How to survive the supervisor from hell

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A junior solicitor reflects on the sadism lurking within City law firms

You’ve heard the rumours. You’ve listened to the tales of unspeakable cruelty. You’ve imagined how you would cope if you too were subjected to the same sadism and you’ve thanked your lucky stars that to date you’ve managed to escape it.

Then, one slow afternoon, the email from human resources informing you which department you’ll be going to next in your training contract lands in your inbox. You open it, you read it, and your soul dies slowly inside you.

You have been allocated to the supervisor from hell.

Most law firms have them. Within the collective experience of most bodies of trainee solicitors, there is usually at least one supervisor renowned for being more despicable than the rest. I’m currently a junior associate at a mid-sized City law firm. But in the second seat of my training contract at my shop, I had the pleasure of being assigned to just such a supervisor.

An ambitious thirty-something quite recently made up, this alpha male was a leader in his field. But about this paragon of legal excellence there brewed an atmosphere of constant stress and tension so extreme that he was unapproachable by everyone but the most confident fellow partner.

While my other supervisors were firm yet reasonable, this one delighted in shouting at me, in swearing at me and in routinely setting me purposefully impossible tasks. Predictably, my end of seat review recorded in no uncertain terms that I had failed to meet the standards he required. “I just wouldn’t hire you,” he concluded, as if I had overseen a genocide.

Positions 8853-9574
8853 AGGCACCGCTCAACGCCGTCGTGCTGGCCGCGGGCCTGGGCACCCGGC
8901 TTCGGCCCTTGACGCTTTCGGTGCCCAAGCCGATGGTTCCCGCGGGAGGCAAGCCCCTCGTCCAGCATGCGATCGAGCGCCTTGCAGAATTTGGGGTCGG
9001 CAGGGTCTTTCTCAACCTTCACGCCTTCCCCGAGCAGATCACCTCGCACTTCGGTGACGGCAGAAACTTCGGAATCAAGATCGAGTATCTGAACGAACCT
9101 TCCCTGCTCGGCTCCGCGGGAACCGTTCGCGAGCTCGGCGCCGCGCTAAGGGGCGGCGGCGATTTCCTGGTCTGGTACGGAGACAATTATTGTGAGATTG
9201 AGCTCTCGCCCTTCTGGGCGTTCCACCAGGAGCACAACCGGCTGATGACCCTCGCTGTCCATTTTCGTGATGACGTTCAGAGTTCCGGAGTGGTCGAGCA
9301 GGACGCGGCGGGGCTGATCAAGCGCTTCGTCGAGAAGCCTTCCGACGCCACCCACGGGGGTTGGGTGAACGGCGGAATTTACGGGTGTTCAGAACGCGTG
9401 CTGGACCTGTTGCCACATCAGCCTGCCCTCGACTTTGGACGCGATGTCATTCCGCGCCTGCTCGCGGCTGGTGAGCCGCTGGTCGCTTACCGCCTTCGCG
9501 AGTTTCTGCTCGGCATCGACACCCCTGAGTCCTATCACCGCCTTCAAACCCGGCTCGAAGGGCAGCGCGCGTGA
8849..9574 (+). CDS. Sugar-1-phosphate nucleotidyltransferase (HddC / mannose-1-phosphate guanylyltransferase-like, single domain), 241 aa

In my experience, the supervisor from hell is identifiable by certain characteristics.

They are prone to unleash the most horrific reprimands for the merest infractions. Whether it’s a shouty dressing-down or some very carefully aimed words designed to make your spirit run cold, the supervisor from hell is expert in making you feel like the hopeless and incompetent pond life he or she probably believes you are. I’ve heard of one monster dispatching their hapless trainee to a landfill site to try to recover an original document the terrified junior was forced to admit they thought they had lost.

They are likely to insist on almost unattainably high standards. Frustratingly, many of them practise what they preach. The daemonic partner who will call you the instant after you send out a carefully constructed email to tell you firmly that you should not have used a semi-colon in the second line is likely not to have made a typo herself in the past 15 years.

Above all, they are distinguished by their unreasonableness. Motivated on the face of it by the need to turn you into a top-drawer lawyer but in fact impelled by an unhinged anxiety that if they change the way they are then something bad might happen. After all, they were treated like shit when they were trainees so now it’s your turn.

While abused associates can simply leave, as a trainee you’re stuck there, for six months, or until you suffer a breakdown (whichever happens first). But all is not lost. Having lived under the reign of a supervisor from hell, I want to set out a few important pieces of advice to help you survive.

1. Time is their most valuable commodity

Confronting a skull-crunching to-do list of difficult tasks and competing priorities everyday when they walk into the office, what most partners value most is time. Seeing others squander it really grinds their gears.

Use as little of your supervisor from hell’s time as possible. Exhaust all other avenues by trying to solve problems yourself first. Speak to friendly associates who might be willing to point you in the right direction. Make what you say quick and punchy and make it clear that you have done everything you can before you spoke to them.

2. Don’t let the bastard grind you down